But his main career goal right now is establishing himself in the bodybuilding world. — Ryan Bergeron, CNN, "Transgender bodybuilder wants to lift up his community," 7 June 2019 Comer has an athletic build that comes from years of martial arts and marathon training, not to mention amateur competitive bodybuilding, activities that have taken a toll on her now bandaged 40-something-year-old knees. — Quanta Magazine, "The Art of Teaching Math and Science," 16 June 2019 Teresa Giudice, who's best known as a personality on Bravo's Real Housewives of New Jersey, competed in her first bodybuilding contest Saturday. — Carly Mallenbaum, USA TODAY, "'Real Housewives' star Teresa Giudice shows off new muscles at bodybuilding competition," 10 June 2018 His first wife, Sitora Yusufiy, suggested in an interview with Time magazine, with little evidence other than his penchant for bodybuilding and mirror-gazing, that Omar Mateen could have been gay. — Tim Fitzsimons /, NBC News, "What really happened that night at Pulse," 12 June 2018 The physique competition will be held at McGlohon Theater and includes the following categories: bodybuilding, fitness, men’s physique, figure, bikini, classic physique and women’s physique. — Courtney Devores, charlotteobserver, "Your 5-minute guide to the best things to do in Charlotte | June 22-28," 21 June 2018 Fans who have been following Giudice closely on social media have watched the reality star workout in videos, but Giudice hasn't posted publicly about her first bodybuilding competition. — Carly Mallenbaum, USA TODAY, "'Real Housewives' star Teresa Giudice shows off new muscles at bodybuilding competition," 10 June 2018 Carolyn Marvin, who served as the graduate adviser for both Prosper and Nirenberg, pointed to his thesis, an autoethnography about the subculture of bodybuilding. — Josh Baugh, San Antonio Express-News, "Nirenberg knew immediately that he’d eventually marry Erika Prosper," 17 Mar. 2018 The bodybuilding competition is one of two hosted produced each year in Louisville by Kentucky Muscle promoter Brent L. Jones. — Matt Stone, The Courier-Journal, "Bodybuilders, fitness athletes go flex at 2018 KDF Derby Championships," 29 Apr. 2018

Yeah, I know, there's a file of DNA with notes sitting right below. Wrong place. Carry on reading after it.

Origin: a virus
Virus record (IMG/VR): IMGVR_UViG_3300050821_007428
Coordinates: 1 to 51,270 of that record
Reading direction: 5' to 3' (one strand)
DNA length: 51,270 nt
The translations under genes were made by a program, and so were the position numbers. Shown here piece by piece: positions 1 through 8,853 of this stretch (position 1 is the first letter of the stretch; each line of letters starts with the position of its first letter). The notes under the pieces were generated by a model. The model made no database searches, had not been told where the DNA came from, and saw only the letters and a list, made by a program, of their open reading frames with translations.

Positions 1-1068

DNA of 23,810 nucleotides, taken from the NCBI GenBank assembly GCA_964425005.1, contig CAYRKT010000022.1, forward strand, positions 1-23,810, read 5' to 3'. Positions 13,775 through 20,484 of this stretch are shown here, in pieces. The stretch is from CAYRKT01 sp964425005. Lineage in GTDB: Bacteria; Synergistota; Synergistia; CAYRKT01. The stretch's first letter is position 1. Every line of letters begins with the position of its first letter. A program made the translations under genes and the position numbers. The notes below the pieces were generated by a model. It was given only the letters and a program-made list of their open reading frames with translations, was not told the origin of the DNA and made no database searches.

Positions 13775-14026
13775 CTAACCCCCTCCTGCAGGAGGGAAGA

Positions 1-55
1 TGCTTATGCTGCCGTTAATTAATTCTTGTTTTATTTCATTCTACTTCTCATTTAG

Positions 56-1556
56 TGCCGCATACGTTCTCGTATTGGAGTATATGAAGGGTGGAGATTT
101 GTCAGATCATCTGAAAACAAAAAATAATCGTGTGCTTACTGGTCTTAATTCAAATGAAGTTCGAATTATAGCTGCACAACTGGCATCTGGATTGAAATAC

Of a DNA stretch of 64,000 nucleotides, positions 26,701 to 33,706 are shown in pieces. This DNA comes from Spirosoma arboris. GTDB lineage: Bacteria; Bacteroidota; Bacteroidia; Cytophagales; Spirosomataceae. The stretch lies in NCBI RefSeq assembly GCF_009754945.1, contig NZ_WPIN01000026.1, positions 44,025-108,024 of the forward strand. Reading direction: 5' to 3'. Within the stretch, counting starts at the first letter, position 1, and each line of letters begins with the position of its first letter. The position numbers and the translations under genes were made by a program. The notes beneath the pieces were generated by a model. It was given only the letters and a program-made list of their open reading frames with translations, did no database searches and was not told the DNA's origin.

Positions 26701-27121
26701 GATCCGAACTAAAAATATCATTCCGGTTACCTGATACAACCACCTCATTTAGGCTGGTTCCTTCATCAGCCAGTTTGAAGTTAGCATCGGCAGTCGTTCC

Site enhancement oil, often called "santol" or "synthol" (no relation to the Synthol mouthwash brand), refers to oils injected into muscles to increase the size or change the shape. Some bodybuilders, particularly at the professional level, inject their muscles with such mixtures to mimic the appearance of developed muscle where it may otherwise be disproportionate or lacking.[55] This is known as "fluffing".[56][57] Synthol is 85% oil, 7.5% lidocaine, and 7.5% alcohol.[56] It is not restricted, and many brands are available on the Internet.[58] The use of injected oil to enhance muscle appearance is common among bodybuilders,[59][60] despite the fact that synthol can cause pulmonary embolisms, nerve damage, infections, sclerosing lipogranuloma,[61] stroke,[56] and the formation of oil-filled granulomas, cysts or ulcers in the muscle.[60][62][63] Rare cases might require surgical intervention to avoid further damage to the muscle and/or to prevent loss of life.[64]